Tuesday, May 30, 2006

When you can't have what you want

OK.  Here's something from a friend's email, verbatim (I mean; copied word for word)...

Thanks YK Low.

We can't always have everything we want! One woman laments that she
wants to be a bear. Actually, what she says is this:

"If you're a bear, you get to hibernate. You do nothing but sleep for
six months. I could deal with that.

Before you hibernate, you're supposed to eat yourself stupid. I could
deal with that, too.

If you're a bear, you birth your children (who are the size of
walnuts) while you're sleeping and wake to partially grown, cute,
cuddly cubs. I could definitely deal with that.

If you're a mama bear, everyone knows you mean business. You swat
anyone who bothers your cubs. I could deal with that, too.

If you're a bear, your mate EXPECTS you to wake up growling. He
EXPECTS that you will have hairy legs and excess body fat.

Yup. I wanna be a bear."

We can't always have everything we want! One person said this:

"As a rule, man's a fool. When it's hot he wants it cool.
When it's cool he wants it hot, always wanting what is not."

Our age is characterized by the ability to get what we want, and the
inability to want what we've got. It is characterized by

In 1988, one woman won twenty-two million dollars in her state
lottery. Her family and friends are gathered around her. The
television lights are blazing. Even the network news is there. She
was ecstatic. "This," the woman proclaimed, "is the happiest day of
my life!"

But a mere five years later found her looking sullen. She was shown
again on television shaking her head in disbelief. In a matter of a
few short years, she went through a divorce, the alienation of her
children, and an investment that turned sour. A judge had now
garnished her lottery winnings for life. The closing scene showed the
woman sitting on the steps of an apartment building in utter despair.
She had won $22 million, but it was not enough to save her from

You have the ability to get what you want. You probably have
everything you need to be completely satisfied. Do you also have the
ability to want what you've got? Do you have peace of mind?

Among the more effective labor-saving devices is the neighbor who
hasn't returned your gardening tools.

Life Support System Publishing, Inc.

Saturday, May 20, 2006

Rule No.1: Don’t Copy

Well, I just did, from Time magazine.  But it was only the title anyway 


I just read about a situation which seemed to have happened before, albeit in different context.  It’s a case of something which you do that may be classified as unethical, bordering on the grey area of honesty or the wrong side of morality which you think nothing of again until, one day, when you’ve got your name cozily embedded in Who’s Who, when suddenly out of the blue it came back and punch you in the solar plexus.  I remember a case of a beauty queen who became Miss USA.  Then someone dug up some published nude photos of her taken when she was still an unknown.  That screwed her newly won crown.  But lucky for her, she was still young and she turned that infamy around and made use of that to jumpstart a different career.  That was Vanessa Williams.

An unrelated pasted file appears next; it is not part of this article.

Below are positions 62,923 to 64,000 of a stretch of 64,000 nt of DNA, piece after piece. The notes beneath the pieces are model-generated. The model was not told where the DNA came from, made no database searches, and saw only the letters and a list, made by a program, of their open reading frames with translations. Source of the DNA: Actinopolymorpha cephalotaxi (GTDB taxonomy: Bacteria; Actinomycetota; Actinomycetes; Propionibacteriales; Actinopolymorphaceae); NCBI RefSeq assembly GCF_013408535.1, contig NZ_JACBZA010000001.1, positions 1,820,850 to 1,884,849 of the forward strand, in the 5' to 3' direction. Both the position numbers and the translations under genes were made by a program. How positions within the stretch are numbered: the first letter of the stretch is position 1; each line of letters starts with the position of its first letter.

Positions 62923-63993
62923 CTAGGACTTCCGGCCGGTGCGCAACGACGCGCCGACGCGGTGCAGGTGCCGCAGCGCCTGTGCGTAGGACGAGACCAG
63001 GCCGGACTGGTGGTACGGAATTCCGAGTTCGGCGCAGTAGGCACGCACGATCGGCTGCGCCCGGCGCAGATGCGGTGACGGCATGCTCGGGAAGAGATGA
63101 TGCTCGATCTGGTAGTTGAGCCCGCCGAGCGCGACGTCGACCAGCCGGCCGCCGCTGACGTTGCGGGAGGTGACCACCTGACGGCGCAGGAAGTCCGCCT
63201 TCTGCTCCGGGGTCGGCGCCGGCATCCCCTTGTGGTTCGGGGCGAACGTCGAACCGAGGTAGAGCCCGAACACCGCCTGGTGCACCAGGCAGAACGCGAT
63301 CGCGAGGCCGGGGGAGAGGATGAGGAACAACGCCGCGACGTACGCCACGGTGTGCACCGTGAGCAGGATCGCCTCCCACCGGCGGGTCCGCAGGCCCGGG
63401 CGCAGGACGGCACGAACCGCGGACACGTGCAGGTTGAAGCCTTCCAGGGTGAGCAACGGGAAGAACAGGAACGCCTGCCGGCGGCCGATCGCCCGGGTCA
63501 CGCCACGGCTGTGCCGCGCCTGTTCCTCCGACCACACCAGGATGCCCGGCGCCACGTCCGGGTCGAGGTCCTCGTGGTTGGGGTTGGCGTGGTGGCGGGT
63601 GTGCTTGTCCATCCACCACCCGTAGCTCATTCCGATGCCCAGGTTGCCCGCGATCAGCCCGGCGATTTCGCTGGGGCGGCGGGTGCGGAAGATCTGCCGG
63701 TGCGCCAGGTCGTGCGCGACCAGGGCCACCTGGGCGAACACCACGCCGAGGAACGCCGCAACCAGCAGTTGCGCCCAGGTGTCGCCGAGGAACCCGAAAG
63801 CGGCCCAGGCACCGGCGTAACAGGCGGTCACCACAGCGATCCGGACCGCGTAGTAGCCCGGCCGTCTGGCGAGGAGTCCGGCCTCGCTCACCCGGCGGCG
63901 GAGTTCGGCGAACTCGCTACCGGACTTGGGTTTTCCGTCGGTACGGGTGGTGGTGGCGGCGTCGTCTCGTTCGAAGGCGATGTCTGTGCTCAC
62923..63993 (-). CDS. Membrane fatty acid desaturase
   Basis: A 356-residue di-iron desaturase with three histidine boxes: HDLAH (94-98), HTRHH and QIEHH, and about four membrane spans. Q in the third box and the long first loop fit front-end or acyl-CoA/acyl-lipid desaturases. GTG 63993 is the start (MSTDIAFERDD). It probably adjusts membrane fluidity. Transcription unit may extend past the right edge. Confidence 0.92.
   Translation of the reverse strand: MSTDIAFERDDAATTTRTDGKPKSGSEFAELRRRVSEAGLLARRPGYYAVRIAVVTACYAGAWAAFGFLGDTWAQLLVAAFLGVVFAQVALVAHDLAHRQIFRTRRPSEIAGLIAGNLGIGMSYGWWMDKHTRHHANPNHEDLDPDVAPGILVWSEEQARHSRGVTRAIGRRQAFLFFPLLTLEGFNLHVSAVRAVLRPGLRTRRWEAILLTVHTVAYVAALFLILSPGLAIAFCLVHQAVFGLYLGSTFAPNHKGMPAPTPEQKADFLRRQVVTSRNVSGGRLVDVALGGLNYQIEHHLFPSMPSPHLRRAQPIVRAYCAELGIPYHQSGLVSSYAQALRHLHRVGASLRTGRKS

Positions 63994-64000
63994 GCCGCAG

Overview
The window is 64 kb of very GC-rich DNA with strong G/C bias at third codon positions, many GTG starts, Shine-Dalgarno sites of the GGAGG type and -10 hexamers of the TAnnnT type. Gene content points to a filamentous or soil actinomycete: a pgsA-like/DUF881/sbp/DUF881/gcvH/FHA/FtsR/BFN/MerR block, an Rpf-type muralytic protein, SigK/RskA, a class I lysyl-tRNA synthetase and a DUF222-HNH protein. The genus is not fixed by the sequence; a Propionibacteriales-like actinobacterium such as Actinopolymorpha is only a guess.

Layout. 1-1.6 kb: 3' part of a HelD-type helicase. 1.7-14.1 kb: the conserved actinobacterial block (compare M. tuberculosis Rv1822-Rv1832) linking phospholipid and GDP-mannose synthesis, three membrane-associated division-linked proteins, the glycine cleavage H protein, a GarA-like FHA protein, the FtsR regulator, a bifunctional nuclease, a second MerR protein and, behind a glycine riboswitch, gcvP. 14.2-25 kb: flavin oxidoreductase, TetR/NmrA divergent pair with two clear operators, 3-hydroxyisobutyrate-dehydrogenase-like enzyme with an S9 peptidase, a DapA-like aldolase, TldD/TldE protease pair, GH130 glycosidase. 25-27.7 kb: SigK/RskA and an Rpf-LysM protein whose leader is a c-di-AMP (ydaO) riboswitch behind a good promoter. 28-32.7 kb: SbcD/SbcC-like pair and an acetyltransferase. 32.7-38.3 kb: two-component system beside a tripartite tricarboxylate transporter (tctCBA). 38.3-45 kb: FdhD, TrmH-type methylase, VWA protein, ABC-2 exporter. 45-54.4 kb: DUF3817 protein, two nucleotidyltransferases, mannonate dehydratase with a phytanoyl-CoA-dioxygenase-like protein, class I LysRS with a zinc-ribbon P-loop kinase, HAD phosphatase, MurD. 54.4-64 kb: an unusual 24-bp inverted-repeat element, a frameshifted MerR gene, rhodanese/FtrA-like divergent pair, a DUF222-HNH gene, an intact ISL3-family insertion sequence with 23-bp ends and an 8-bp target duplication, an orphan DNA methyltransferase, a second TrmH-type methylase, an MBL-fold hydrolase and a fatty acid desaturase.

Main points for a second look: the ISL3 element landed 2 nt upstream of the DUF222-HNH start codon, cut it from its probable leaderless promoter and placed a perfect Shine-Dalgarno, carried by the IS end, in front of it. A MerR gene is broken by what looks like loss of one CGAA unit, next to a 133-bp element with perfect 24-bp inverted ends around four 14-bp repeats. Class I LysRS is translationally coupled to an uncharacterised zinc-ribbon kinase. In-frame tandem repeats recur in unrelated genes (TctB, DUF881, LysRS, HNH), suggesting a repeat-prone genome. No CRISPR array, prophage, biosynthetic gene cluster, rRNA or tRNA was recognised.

There’s an article in the Time Magazine of May 15 that says, “Rule No. 1: Don’t copy” It highlights the case of William Swanson, CEO of Raytheon, a defense contractor, who made the mistake of assuming nobody would know he copied some 16 of his 33 rules in his booklet, “Swanson’s Unwritten Rules of Management” from a book written in 1944 by W J King, entitled: “The Unwritten Laws of Engineering”.   That indiscretion caused him his job.


The lesson here is that if you put up something for distribution to the public (wherever it is) make sure it’s your original work.  If not, then at least quote the source of the information.  That means, give the credit to the original owners of the work.  That makes sure it won’t come back and bite you in the rear end.  Who knows, you might be basking in the limelight then.  That would be like having the red carpet pulled from under your feet.


Further reading:


Sunday, May 14, 2006

Tribute to a Mother

When she married my father there wasn’t much to look forward to except for the fact that living on a farm you will always be able to put food on the table so long as you work for it.  Whatever you plant in the ground, the good earth will nourish it and give it back to you.  That was just after the Japanese occupation and money was a scarce commodity.  And a groom carrying his bride on the carrier of a bicycle was a common occurrence.  But somehow, Pa managed to get a car to bring her home.

So, in the years that followed, she resigned herself to do whatever a farmer’s wife had to do; till the land and worked the skin off her hands alongside her man.  Even though she was brought up a town girl she made no fuss about blisters and calluses, or insects and caterpillars crawling about the place, but learned to adapt to the life, and raised a family of eight kids along the way.  She shouldered her share of carrying heavy loads in addition to the washing, cooking, cleaning and sewing clothes for everyone.  And she would only take it easy when her pregnancy got too advanced.  By then her best friend would be the village Bidang (midwife) who had to be summoned to help with the delivery.